UK starts traveler quarantine, Hong Kong eases restrictions; China defends virus response


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In top stories today:

  • Incoming travelers to the United Kingdom face fourteen days of coronavirus quarantine, prompting criticism from airlines, while Hong Kong relaxed restrictions for senior executives as it tries to revive economic activity. China issued a robust defense of how it handled the pandemic, glossing over missteps and bureaucratic errors.  
  • China made a robust defense of how it handled the coronavirus outbreak in a detailed report published on June 5, glossing over missteps it took at the beginning of the outbreak, The New York Times reported. The World Health Organization was kept informed in detail from January 3, the report said, The New York Times added. The report gives a sanitized version of events and omits bureaucratic and political mistakes after the outbreak first emerged in the Chinese city of Wuhan, the newspaper said.
  • QUOTE: “Confronted by this virus, the Chinese people have joined together as one and united their efforts,’’ the report said, The New York Times reported. “They have succeeded in containing the spread of the virus. In this battle, China will always stand together with other countries.”
  • British Airways, Ryanair, and easyJet criticized the UK government’s decision to go ahead with a fourteen-day quarantine for incoming travelers starting from June 8, calling the measures “disproportionate” and “unfair,” CNBC reported.
  • QUOTE: “Even those people who would have thought about going away on holiday in July or August are now holding off from making bookings since nobody really knows how long the rules will last,” said John Strickland, director of JLS Consulting in London, Bloomberg reported.
  • Hong Kong has relaxed quarantine measures for senior executives at the largest companies listed on its stock exchange, including Tencent and Alibaba, as part of efforts to revive economic activity while halting further outbreaks of coronavirus, the Financial Times reported.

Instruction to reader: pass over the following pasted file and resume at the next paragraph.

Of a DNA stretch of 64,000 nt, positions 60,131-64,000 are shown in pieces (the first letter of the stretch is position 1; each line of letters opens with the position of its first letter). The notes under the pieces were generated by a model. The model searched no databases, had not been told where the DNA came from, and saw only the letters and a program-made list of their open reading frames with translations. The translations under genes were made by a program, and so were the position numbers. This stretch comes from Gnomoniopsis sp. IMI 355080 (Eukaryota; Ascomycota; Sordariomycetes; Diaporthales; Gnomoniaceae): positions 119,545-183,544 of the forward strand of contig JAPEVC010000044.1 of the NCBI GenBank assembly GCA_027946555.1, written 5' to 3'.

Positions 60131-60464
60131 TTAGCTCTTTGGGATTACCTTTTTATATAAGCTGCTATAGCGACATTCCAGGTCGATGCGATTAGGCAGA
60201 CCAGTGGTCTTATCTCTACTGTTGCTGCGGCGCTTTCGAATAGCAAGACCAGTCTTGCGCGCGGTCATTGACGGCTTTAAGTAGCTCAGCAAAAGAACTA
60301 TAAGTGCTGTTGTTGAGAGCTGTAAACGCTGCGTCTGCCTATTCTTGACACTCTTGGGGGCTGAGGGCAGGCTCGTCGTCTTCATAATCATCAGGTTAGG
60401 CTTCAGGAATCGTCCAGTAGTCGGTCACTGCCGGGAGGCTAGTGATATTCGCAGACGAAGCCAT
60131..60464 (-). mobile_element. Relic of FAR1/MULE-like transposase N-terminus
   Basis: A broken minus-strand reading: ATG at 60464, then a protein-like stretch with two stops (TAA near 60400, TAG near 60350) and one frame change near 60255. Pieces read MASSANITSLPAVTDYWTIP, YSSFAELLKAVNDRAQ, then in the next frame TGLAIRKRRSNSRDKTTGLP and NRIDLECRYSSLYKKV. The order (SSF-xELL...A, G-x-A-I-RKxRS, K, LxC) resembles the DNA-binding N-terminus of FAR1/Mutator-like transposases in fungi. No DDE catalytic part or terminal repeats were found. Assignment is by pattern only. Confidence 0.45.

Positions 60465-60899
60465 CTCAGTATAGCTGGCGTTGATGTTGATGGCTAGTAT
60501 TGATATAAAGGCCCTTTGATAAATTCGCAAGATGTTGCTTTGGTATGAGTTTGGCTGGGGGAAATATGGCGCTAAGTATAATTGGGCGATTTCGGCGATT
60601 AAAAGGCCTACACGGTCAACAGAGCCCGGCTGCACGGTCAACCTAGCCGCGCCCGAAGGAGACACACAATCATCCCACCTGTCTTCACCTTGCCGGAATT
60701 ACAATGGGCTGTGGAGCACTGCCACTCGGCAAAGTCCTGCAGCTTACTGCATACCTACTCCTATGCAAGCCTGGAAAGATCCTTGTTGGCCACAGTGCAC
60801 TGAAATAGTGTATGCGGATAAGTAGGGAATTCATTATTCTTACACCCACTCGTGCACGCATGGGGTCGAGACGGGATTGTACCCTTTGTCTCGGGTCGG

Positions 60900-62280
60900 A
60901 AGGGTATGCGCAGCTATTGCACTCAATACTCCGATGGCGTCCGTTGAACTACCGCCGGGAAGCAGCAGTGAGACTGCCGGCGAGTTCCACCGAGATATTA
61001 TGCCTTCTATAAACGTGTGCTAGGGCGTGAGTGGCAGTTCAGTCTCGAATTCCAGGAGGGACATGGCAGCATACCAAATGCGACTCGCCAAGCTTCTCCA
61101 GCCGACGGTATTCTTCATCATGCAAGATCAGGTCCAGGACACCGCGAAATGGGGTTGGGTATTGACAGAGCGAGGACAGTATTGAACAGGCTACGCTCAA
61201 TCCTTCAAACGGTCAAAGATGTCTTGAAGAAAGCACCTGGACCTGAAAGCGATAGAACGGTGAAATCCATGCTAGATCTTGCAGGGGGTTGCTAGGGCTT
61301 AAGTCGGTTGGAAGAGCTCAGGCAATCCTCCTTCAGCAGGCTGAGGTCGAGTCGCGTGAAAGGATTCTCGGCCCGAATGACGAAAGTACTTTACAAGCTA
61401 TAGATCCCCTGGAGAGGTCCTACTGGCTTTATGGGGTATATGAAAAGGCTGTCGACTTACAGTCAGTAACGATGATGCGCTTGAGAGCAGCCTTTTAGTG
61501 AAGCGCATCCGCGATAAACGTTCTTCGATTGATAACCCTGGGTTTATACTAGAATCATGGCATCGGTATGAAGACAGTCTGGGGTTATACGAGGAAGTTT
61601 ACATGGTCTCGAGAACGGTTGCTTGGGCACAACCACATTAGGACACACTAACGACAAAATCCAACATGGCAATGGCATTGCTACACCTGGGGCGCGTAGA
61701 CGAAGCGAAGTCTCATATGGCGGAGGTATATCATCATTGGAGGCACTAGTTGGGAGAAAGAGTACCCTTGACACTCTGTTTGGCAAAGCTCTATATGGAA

• China urged its citizens against travel to Australia, citing an increase in racial discrimination and violence against Chinese and Asian people during the coronavirus pandemic, The Wall Street Journal reported, citing a Ministry of Culture and Tourism warning late on June 5. Australia, whose borders remain closed to visitors because of the pandemic, rejected China’s claims, the Journal added.
  • Russians who need to study, work, or care for relatives are allowed to resume international travel, a first since the end of March, Reuters reported, citing Prime Minister Mikhail Mishustin. The city of Moscow will cancel a digital pass system for citizens and self-isolation restrictions, and Muscovites will be able to go out for walks at any time from June 9, the Russian News Agency TASS reported separately, Reuters added.
  • “Sweden’s PM Rebuked as Covid Deaths Ignite Political Anger” reads a Bloomberg headline. With more than 4,500 Swedes dead from coronavirus and the country’s chief epidemiologist, who advised leaving most of the country open during the pandemic, conceding mistakes, opposition parties made a scathing attack on Prime Minister Stefan Lofven’s government, the newswire reported. A growing number of UK and European tourists are visiting Sweden in search of a beer or even a haircut, flouting guidelines to avoid non-essential travel, the BBC reported.